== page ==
Related support groups: Warfarin, Coumadin, Atrial Fibrillation, Ischemic Stroke, Xarelto, Eliquis, Transient Ischemic Attack, Prevention of Thromboembolism in Atrial Fibrillation, Rivaroxaban, Ischemic Stroke - Prophylaxis, Apixaban, Thromboembolic Stroke Prophylaxis, Arixtra, Jantoven, Fondaparinux, Coagulation Defects and Disorders, Savaysa, Edoxaban, Arixtra 10 mg/dose, Arixtra 7.5 mg/dose

Sleep Apnea May Boost Risk for Post-Op Problems

Posted 17 Oct 2016 by Drugs.com

MONDAY, Oct. 17, 2016 – Sleep apnea may boost the odds of developing two serious health complications following surgery. So, finding out if you have the sleep disorder beforehand – and seeking treatment – could boost your odds for good recovery from surgery, researchers say. The two post-op complications are blood clots in the veins and an irregular heartbeat called atrial fibrillation, according to two new studies. These problems occurred more often among surgical patients who had not yet been diagnosed – and therefore weren't treated – with sleep apnea. Obstructive sleep apnea is characterized by repeated breathing disruptions during sleep. Symptoms include excessive daytime sleepiness, restless sleep and loud snoring – often with periods of silence followed by gasps. More than half of surgery patients who have sleep apnea don't know it, the authors of one new study said. ... Read more

Related support groups: Blood Disorders, Bleeding Disorder, Atrial Fibrillation, Sleep Apnea, Prevention of Thromboembolism in Atrial Fibrillation, Obstructive Sleep Apnea/Hypopnea Syndrome, Coagulation Defects and Disorders

Some Increased Bleeding Risk Seen With Blood Thinner Xarelto Vs. Pradaxa

Posted 3 Oct 2016 by Drugs.com

MONDAY, Oct. 3, 2016 – The blood thinner Xarelto may pose a slightly greater risk of serious bleeding than Pradaxa in patients with the abnormal heartbeat known as atrial fibrillation, new research suggests. Most patients with the condition take a blood thinner to reduce the risk of stroke. Although these drugs help prevent stroke, they can also cause uncontrollable bleeding, which can be fatal, the researchers said. Two newer drugs – Xarelto (rivaroxaban) and Pradaxa (dabigatran) – are replacing the older drug warfarin, a medication that is notoriously difficult to monitor. Which of these newer drugs is safer, however, hasn't been proven, said the U.S. Food and Drug Administration researchers behind the new study. "There are now several new oral anticoagulants and we don't have a lot of studies that compare one to the other," said Dr. Rita Redberg. A professor of cardiology at the ... Read more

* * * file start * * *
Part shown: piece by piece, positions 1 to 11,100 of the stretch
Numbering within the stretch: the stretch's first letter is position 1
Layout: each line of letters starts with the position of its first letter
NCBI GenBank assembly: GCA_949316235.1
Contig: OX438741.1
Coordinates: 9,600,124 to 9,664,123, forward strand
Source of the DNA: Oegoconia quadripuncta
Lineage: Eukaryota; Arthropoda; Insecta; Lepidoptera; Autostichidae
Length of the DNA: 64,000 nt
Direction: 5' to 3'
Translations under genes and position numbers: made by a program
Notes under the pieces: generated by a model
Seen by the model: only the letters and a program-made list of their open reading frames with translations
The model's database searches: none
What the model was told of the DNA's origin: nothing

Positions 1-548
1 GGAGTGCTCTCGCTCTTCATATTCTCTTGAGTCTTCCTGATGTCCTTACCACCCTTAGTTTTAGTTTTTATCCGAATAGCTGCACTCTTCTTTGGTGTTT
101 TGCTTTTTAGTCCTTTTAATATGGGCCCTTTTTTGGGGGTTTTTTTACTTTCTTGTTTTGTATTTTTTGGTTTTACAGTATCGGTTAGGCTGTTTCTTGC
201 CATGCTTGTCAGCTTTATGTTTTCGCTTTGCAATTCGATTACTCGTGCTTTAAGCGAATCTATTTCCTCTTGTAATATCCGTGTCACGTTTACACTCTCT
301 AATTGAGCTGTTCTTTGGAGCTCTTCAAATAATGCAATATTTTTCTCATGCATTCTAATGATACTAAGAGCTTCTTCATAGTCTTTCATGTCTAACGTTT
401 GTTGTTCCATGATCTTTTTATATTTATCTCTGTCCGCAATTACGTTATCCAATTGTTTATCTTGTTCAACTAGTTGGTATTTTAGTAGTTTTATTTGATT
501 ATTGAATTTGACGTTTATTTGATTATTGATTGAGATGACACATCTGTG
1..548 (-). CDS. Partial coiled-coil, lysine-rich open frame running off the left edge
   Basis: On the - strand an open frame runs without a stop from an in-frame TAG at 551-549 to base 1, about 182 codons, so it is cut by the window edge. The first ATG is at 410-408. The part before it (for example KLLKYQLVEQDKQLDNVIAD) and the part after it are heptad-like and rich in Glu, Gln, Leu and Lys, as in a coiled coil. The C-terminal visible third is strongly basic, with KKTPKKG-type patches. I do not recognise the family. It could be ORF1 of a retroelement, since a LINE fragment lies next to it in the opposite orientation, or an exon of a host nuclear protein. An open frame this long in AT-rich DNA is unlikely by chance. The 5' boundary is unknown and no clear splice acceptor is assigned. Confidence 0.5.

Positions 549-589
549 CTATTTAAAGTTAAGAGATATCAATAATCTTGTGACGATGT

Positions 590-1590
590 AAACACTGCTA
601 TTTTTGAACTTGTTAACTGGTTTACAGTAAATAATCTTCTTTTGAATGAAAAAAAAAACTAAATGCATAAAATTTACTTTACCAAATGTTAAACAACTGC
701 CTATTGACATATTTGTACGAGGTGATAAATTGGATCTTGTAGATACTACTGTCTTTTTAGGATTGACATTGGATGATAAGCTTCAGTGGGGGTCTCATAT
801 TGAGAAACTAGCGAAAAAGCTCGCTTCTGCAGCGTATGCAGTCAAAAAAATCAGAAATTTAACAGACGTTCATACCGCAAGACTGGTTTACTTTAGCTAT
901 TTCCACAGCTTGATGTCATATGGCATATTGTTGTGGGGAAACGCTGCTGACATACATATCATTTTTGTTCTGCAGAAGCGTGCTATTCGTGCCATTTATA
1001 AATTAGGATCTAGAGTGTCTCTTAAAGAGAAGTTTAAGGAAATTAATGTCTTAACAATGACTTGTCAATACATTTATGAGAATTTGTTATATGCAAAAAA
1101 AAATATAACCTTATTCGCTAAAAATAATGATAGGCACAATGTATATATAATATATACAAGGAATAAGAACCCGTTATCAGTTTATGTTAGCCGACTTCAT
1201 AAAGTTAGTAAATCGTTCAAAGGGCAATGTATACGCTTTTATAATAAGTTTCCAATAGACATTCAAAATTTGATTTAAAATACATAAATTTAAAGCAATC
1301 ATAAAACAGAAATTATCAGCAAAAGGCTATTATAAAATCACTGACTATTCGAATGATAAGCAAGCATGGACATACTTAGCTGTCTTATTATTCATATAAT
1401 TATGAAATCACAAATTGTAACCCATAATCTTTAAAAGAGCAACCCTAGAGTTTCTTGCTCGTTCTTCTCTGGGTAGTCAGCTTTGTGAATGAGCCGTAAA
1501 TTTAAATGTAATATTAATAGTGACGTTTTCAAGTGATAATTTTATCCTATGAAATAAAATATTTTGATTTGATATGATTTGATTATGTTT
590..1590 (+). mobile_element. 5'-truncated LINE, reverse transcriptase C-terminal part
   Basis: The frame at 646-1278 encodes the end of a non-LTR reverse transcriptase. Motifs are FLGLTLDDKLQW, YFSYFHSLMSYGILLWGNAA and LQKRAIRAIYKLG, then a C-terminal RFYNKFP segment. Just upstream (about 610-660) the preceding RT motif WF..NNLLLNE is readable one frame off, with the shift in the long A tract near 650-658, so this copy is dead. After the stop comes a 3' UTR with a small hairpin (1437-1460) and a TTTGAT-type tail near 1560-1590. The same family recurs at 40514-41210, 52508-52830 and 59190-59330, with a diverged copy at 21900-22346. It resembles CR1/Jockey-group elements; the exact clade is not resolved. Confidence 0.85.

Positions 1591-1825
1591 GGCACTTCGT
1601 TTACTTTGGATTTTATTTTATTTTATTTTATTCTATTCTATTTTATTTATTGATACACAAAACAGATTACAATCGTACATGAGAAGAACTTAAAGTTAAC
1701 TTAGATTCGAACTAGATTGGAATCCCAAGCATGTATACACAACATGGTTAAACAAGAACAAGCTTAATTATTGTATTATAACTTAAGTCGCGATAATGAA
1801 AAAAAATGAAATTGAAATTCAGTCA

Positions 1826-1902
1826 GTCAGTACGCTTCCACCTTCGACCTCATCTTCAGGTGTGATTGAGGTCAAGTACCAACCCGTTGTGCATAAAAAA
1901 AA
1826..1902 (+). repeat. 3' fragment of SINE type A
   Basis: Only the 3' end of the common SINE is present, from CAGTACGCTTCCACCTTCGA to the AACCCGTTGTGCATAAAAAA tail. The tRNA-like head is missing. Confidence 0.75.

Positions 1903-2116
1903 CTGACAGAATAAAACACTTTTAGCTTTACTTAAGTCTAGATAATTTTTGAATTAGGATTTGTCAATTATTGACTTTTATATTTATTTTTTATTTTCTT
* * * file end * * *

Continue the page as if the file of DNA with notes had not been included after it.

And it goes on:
Related support groups: Warfarin, Coumadin, Atrial Fibrillation, Xarelto, Pradaxa, Prevention of Thromboembolism in Atrial Fibrillation, Jantoven, Coagulation Defects and Disorders, Reversal of Dabigatran

Clot Retrieval Device Approval Expanded

Posted 6 Sep 2016 by Drugs.com

TUESDAY, Sept. 6, 2016 – Two similar devices that help doctors retrieve blood clots and avoid potential disability among stroke victims have been approved for new uses by the U.S. Food and Drug Administration. The Trevo devices were first cleared in 2012 to help people who could not be given the clot-busting drug t-PA. The devices, when fully expanded to up to six millimeters in diameter, allow doctors to grip a blood clot inside a vessel and remove it via catheter or sheath, the FDA said in a news release. The new approval expands the devices' use to include a broader group of patients, the agency said. Stroke kills some 130,000 people in the United States annually, making it the 5th-leading cause of death, according to the U.S. Centers for Disease Control and Prevention. Potential risks of the devices include failure to retrieve a clot, device breakage and blood vessel damage. The ... Read more

Related support groups: Bleeding Disorder, Ischemic Stroke, Transient Ischemic Attack, Ischemic Stroke - Prophylaxis, Coagulation Defects and Disorders, IV Catheter Clot

Is Binge-Watching Hazardous to Your Health?

Posted 26 Jul 2016 by Drugs.com

MONDAY, July 25, 2016 – Binge-watchers, beware: Too much time in front of the TV could boost your risk of death from a blood clot in the lung, researchers warn. A lung blood clot (pulmonary embolism) typically begins as a clot in the leg or pelvis that develops due to inactivity and reduced blood flow. The clot can break free and travel to a lung and lodge in a small blood vessel, posing a serious threat. This new study included more than 86,000 people in Japan, aged 40 to 70. They were asked how many hours they spent watching television and then were followed for 19 years. During that time, 59 participants died of a pulmonary embolism. Compared to those who watched less than 2.5 hours of television a day, the risk of dying from pulmonary embolism increased 70 percent among those who watched 2.5 to 4.9 hours daily. It was 40 percent greater for each additional two hours of television ... Read more